This weekend, before you pay bills online, order grocery delivery, and stream your latest binge-watch, raise a glass to Tim Berners-Lee and CERN, who made the World Wide Web software public domain on April 30, 1993.
It’s hard to overstate the impact of this surrender of intellectual property rights. Berners-Lee, a physicist at CERN (the French acronym for the European Organization for Nuclear Research), had invented the World Wide Web in 1989 to make it easier for scientists to communicate with one another. In creating the web, Berners-Lee made the resources of the Internet accessible. The World Wide Web concept was threefold:
- Use hyperlinks to link pages together, making it easy to access online records. This grew into HTML.
- Use a Universal Document Identifier (UDI)—now a Universal Resource Locator (URL)—to access pages in a uniform manner. Gone were the days of knowing which server hosted the information.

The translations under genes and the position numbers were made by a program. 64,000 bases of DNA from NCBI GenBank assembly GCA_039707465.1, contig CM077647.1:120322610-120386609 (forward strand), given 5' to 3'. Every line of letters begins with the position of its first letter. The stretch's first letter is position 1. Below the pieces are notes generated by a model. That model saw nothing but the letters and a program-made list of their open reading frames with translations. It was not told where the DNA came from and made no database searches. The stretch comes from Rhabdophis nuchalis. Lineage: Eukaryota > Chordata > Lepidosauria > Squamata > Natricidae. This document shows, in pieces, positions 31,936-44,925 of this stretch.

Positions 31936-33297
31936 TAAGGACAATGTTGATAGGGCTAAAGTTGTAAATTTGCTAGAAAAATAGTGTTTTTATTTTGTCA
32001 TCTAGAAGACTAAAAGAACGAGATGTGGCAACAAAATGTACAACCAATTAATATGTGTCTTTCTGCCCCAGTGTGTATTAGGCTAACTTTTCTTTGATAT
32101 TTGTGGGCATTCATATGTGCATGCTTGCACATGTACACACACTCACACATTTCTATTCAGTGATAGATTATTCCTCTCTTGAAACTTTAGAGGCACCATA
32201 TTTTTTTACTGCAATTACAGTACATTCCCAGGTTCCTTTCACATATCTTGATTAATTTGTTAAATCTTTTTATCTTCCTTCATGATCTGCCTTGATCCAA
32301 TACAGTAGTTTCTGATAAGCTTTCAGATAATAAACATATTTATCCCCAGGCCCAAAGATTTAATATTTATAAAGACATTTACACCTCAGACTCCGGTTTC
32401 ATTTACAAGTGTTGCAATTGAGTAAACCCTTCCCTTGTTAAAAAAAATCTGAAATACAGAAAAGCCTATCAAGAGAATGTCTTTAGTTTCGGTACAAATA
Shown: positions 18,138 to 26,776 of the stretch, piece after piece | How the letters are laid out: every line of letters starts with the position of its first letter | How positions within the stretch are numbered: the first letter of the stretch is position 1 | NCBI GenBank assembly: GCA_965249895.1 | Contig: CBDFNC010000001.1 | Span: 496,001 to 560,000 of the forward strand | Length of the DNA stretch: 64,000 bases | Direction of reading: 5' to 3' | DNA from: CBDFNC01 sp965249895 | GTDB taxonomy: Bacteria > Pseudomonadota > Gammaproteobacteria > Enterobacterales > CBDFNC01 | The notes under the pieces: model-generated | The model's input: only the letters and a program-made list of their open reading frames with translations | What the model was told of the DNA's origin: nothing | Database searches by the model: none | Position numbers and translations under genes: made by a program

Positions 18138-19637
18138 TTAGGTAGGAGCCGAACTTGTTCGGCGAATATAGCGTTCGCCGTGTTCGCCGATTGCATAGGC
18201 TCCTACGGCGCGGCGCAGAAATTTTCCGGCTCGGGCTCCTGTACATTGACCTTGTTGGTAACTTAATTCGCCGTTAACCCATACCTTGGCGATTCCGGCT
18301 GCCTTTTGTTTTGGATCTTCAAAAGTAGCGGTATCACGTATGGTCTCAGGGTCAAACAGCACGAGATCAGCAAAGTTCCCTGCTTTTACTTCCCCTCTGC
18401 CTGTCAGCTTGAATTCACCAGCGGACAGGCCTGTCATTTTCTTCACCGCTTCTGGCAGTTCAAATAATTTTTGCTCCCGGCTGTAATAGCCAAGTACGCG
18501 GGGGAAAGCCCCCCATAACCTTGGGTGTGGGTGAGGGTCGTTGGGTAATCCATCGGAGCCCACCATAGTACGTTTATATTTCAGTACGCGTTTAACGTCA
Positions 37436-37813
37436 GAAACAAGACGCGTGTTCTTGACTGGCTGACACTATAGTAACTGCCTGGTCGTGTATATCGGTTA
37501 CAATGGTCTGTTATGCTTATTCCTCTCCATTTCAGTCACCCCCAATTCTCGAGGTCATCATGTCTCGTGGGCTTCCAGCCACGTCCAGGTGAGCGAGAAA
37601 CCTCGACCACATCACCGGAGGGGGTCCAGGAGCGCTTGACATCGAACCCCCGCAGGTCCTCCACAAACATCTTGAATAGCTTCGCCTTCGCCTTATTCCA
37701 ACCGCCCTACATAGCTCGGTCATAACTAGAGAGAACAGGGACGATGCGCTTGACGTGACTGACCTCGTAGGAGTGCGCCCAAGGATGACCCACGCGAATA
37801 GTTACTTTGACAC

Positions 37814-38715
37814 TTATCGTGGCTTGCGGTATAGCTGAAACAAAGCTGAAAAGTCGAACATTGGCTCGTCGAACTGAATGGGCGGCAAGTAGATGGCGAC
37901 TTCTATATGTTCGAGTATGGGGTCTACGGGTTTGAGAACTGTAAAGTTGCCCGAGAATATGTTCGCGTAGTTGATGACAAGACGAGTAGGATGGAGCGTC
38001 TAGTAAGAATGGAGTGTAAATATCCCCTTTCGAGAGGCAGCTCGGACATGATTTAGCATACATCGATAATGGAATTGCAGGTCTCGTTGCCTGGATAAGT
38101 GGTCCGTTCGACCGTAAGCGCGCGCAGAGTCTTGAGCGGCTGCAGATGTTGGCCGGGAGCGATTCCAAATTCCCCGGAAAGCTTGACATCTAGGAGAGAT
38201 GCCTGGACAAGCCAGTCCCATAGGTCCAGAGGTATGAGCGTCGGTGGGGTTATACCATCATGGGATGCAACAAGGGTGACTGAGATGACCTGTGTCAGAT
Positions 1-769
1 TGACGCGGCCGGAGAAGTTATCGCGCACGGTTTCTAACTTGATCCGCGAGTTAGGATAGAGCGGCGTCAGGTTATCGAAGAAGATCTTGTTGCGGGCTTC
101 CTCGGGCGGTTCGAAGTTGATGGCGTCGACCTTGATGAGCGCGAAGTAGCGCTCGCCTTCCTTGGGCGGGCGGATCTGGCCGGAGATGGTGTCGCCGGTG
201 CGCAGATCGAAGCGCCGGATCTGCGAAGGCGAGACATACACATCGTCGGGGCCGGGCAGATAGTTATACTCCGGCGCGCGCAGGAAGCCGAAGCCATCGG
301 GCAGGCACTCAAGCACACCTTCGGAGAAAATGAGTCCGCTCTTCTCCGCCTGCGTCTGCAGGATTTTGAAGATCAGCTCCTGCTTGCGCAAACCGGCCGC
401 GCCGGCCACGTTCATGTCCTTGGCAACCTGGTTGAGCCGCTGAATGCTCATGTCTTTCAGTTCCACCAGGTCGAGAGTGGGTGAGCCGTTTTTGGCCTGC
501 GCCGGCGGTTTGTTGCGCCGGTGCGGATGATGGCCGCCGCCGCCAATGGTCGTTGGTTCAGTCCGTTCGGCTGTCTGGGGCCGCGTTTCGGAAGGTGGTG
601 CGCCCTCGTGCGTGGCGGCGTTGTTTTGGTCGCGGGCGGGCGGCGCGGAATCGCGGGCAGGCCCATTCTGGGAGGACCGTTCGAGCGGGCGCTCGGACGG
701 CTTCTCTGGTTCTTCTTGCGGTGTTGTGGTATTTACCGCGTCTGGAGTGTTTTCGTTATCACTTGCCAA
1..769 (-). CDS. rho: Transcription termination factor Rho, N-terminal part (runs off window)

- Use Hypertext Transfer Protocol (HTTP) to transmit information.
So, essentially, Berners-Lee invented the online experience we all enjoy today. (Apologies to Al Gore, who did author the legislation that funded development of the free Mosaic browser. This one-two punch allowed all of us to experience the World Wide Web.)
To celebrate the World Wide Web’s 20th anniversary in 2013, CERN reestablished the original website created by Berners-Lee at https://info.cern.ch/hypertext/WWW/TheProject.html.
Berners-Lee left CERN in 1994 and founded the World Wide Web Consortium (W3C), which develops Web standards and ensures an open, uniform experience for web users.
Tech Time Warp is a weekly feature that looks back at interesting moments and milestones in tech history.